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New

  Feb. 22 is Human Trafficking Awareness Day

Feb 22, 2018 12:39 ET

The DRPS is committed to the education, prevention and investigative practices surrounding human trafficking incidents and activities occurring within the Region.

Often referred to as sex slavery, human trafficking robs its victims of their most basic human rights. Traffickers control people in many ways, including psychological manipulation, emotional abuse, lies, addiction, threats, violence, isolation and taking control of identification and money. Survivors often need intensive, specialized services and support to rebuild their lives.

Human Trafficking is increasing within Durham Region, often along with Highway 401 corridor.

The DRPS Human Trafficking Unit was created in 2014 and is committed to investigating human trafficking related cases and focused on bringing awareness to the public about this growing issue. Officers are combating human trafficking through education and enforcement.

In 2017, officers conducted 55 public presentations and spoke to more than 2,600 Grade 9 girls in schools across Durham Region. Twenty-seven human trafficking cases were investigated with a total of 210 charges laid. Also, officers assisted partnering services throughout the GTA with 11 cases.

DRPS is a vital member of the Durham Region Human Trafficking Coalition, which is comprised of a number of community agencies that provide immediate support to victims. Durham Mental Health Services, Carea Community Health Centre, Durham Rape Crisis Centre, DRIVEN and SafeHope Home are among the coalition members.

DRPS has dealt with two types of human trafficking - labour and prostitution (also known as "The Game"). Women and girls as young as 14 are victimized. A trafficker can be male or female, known as a "Madam" or "Pimp." The Game is about making money from prostitution and it doesn't happen overnight, as the trafficker will first build trust during the "grooming stage."

As trust is being built in the grooming stage, the trafficker will shower the person with compliments, buy them gifts and tell him/her they "love them." The trafficker pretends to be their friend, boyfriend or girlfriend and is part of the recruitment for prostitution.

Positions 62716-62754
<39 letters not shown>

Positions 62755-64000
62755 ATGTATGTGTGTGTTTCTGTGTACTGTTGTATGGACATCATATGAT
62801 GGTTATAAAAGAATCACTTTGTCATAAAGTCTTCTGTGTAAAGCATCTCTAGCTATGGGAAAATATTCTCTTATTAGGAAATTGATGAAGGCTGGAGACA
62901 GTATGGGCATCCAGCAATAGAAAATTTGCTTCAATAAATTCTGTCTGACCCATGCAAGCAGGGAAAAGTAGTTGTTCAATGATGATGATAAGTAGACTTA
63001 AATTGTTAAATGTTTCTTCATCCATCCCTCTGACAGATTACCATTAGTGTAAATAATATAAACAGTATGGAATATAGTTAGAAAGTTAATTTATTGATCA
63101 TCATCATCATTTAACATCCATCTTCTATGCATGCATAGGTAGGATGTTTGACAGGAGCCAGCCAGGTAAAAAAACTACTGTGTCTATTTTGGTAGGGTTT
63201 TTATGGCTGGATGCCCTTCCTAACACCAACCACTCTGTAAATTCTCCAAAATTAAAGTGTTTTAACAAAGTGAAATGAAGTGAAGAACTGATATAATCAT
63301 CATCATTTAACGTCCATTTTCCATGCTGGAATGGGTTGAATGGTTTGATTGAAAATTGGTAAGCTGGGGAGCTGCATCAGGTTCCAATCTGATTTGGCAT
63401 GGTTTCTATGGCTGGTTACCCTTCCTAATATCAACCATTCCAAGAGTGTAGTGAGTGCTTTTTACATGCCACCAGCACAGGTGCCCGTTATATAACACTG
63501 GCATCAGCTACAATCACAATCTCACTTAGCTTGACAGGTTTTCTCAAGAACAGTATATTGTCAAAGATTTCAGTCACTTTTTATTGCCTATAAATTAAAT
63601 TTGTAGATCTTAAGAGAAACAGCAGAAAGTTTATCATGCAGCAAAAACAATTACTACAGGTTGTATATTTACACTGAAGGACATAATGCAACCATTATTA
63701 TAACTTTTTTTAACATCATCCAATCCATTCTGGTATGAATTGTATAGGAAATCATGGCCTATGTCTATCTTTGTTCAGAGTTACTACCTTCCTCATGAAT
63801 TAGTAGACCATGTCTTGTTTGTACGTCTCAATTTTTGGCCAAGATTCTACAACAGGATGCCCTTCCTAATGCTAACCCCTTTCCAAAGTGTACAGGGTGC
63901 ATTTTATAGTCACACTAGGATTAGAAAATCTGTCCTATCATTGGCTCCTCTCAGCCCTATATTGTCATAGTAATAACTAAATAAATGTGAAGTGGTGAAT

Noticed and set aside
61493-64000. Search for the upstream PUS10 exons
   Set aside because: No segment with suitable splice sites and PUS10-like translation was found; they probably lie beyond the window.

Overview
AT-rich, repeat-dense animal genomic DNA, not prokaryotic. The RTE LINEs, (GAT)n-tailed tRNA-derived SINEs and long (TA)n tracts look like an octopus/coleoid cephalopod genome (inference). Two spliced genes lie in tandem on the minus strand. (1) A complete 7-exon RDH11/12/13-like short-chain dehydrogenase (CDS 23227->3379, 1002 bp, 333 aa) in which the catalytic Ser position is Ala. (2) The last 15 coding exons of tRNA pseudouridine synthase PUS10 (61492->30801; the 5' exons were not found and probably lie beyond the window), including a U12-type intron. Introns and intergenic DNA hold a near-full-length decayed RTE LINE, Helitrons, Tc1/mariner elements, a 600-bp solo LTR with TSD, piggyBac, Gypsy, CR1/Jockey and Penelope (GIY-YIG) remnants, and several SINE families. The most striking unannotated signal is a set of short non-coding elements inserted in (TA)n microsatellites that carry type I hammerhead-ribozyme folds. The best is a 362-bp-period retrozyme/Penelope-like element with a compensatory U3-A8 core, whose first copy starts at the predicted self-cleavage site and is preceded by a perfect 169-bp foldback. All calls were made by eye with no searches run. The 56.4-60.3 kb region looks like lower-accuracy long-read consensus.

Recruitment can happen to anyone. Recruiting can occur at parties, shopping malls, clubs, bus stops, airports, train stations, social media, schools, youth centres and shelters. It is important to know and recognize the signs of "grooming."

Once a trafficker recruits a person into prostitution, the trafficker will begin the "isolation stage." The trafficker will isolate the person from their family and friends. To control the person the trafficker will:
- limit the contact the person has with their family and friends;
- listen to their phone calls, and read their text messages;
- remove the person from social media.

The trafficker will want to "own" the person and will escalate to violence to keep the control of him/her.

Possible Signs of a person at risk:
- Isolation from family and friends
- Become secretive
- Mood swings (change in attitude)
- New circle of friends
- More than one cell phone
- Change in style of dress
- Comes home later than usual
- Binge eating
- Possession of hotel room keys
- Carries condoms or sexual aids
- New tattoos (known as branding)
- Unexplained bruises/cuts
- Stockholm Syndrome: protective of the new "boyfriend" or "girlfriend"
- Possession of expensive items with no known source of income

**Disclosure: possible signs mentioned above are indicators to watch for but does not confirm the person is involved in prostitution**

Tips for Parents
- Monitor social media and internet use
- Stay current with apps and social sites their child is using
- Have conversations with your child about school
- Know your child's friends (not nicknames only)
- Know where your child is
- Talk to your child about strangers
- Educate your child on healthy relationships

Durham Regional Police would like to appeal to any person who may be involved in a similar situation or may know someone involved to come forward to police. DRPS takes these cases seriously and will conduct a thorough investigation, as well as protect the victims of this crime.

In Durham Region, DRPS has set up a Human Trafficking Hotline at 1-888-579-1520 ext. 4888. Police encourage the public to call this line with any information related to human trafficking or Crime Stoppers at 905-436-8477.

The DRPS remains committed to helping all victims and connecting them with community resources to support them.

Human Trafficking and Victim Resources in Durham Region
Durham Regional Police Service
In an emergency situation: Dial 911
Non-emergency: 1-888-579-1520

Victim Services of Durham Region
Phone: 1-888-579-1520 ext. 3400
Email: victimservices@drps.ca

24-Hour Crisis Numbers
Durham Distress Centre
Phone: 1-800-452-0688
Email: dcd@distresscentredurham.com

Durham Rape Crisis Centre
Phone: 905-668-9200

Kids Help Phone
Phone: 1-800-668-6868

Assaulted Women's Helpline
1-866-863-0511

Emergency Housing
Bethesda House (24 hours)
Phone: 1-800-338-3397

Denise House (24 hours)
Phone: 1-800-263-3725

Herizon House
Phone: 1-866-437-4066

YWCA Durham
Crisis Line: 1-888-576-2997

Below are attached files.
Human Trafficking (JPG file, 96.1K bytes)